Hangover Symptoms, Causes, And Side Effects

Last Updated: August 8, 2019


From novice drinkers to those who have consumed alcohol most of their lives, the majority of drinkers have experienced a hangover at least once in their life. A hangover is a collection of negative effects often including headaches, fatigue, and nausea, often experienced after a session of heavy drinking. This article is a detailed guide to these disagreeable after-effects of drinking, including everything from simple factors like what’s a hangover and how does a hangover feel to more advanced aspects including the statistics in the US related to this issue and tips on how to recover from a hangover.

What Is A Hangover?

Veisalgia, or the more commonly used term, “hangover” relates to disagreeable physical effects following the consumption of alcohol or other psychoactive drugs. Simply put, the hungover definition includes a severe headache or several other negative after-effects following excessive drinking. The severity of these disagreeable physical aftereffects of drunkenness varies from one person to another. People often speak of experiencing a different hangover after different alcoholic beverages such as beer, wine, and distilled spirits.

These uncomfortable effects can last from a few hours to well over a day for different people. Instances of a 2-day hangover are also not unheard of especially among those who are over the age of 35. Therefore, it is not possible to give an exact hangover definition that suits everybody. Most commonly, these negative effects include nausea, dehydration, and fatigue.

The more severe cases of these negative effects after alcohol intake include experiencing mood disorders such as depression and anxiety as well.

Apart from these direct negative after effects, hangover effects can also compromise the safety of day to day activities such as driving and operating machinery.

The Physiology Of A Hangover

Alcohol is a diuretic substance, which means that they increase the production of urine. The human body breaks down alcoholic beverages into different compounds. This results in signaling the kidneys to urinate more, which eventually causes dehydration that is a large contributing factor for hangover symptoms. While there are many debates as to what exactly causes these negative effects, the condition that is called “metabolic acidosis” is considered to be a large contributor to hangover emergence.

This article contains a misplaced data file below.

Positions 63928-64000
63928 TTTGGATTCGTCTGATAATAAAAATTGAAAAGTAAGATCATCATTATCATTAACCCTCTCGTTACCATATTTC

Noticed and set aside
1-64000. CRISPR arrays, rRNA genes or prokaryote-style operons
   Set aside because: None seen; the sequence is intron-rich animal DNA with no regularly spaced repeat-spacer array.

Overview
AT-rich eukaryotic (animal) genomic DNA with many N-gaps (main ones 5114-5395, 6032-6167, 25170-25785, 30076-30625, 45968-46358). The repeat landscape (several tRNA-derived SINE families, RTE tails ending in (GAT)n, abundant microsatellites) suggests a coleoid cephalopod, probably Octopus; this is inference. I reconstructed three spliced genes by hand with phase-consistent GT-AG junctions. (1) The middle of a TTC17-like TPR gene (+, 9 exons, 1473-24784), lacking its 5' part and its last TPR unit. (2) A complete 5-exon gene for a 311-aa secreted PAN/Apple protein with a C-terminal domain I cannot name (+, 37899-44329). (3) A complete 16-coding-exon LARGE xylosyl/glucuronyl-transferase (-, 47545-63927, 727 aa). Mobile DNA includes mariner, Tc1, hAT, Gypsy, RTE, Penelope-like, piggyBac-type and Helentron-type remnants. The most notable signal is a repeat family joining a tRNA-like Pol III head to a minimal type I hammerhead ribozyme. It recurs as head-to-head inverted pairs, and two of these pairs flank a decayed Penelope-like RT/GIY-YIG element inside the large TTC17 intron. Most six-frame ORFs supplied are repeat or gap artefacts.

The metabolism of alcohol causes acetaldehyde, which is further metabolized into acetic acid, a process that happens within the mitochondria. This eventually leads to the dehydration and volume constriction decreasing the functions of the kidneys causing symptoms of being hungover such as fatigue, severe bodily dehydration, and nausea. How long does it take to process alcohol completely depends on the amount of alcohol and the different metabolic processes of people.

alcoholic drink

Signs And Symptoms Of A Hangover

As it was discussed above, the signs of a hangover often vary from one person to another. Following are some of the most common signs of a hangover and a few more symptoms that are occasionally observed in people as negative after-effects of drinking.

  • Dehydration
  • Weakness caused by fatigue
  • Thirst and dry mouth
  • Headaches
  • Stomach pains
  • Muscle pains
  • Nausea and vomiting
  • Dizziness and feeling disoriented
  • Relatively rare symptoms
  • Depression and anxiety
  • Having trouble sleeping
  • Rapid heartbeat
  • Seizures
  • Irregular breathing
  • Getting unconscious (blackouts)

Understanding these alcohol hangover symptoms help find remedies and relief quickly, and also seek medical attention when needed before the condition turns too severe.

How Much Alcohol Does It Take To Get a Hangover?

There is no “magic number” when it comes to the amount of alcohol one has to take to experience disagreeable aftereffects of drinking.
For some people, it takes quite a large amount of alcohol, while others may experience feeling sick after drinking small amounts of alcohol. The amount of alcohol that can be consumed without having to experience any negative aftermath depends on a variety of factors including a person’s alcohol tolerance levels, age, gender, body weight and the type of the alcohol. Moreover, those who have had a full stomach of food before drinking and who hydrate themselves well during and after drinking has fewer chances of getting hangover side effects than those with an empty stomach, regardless of the factors mentioned above.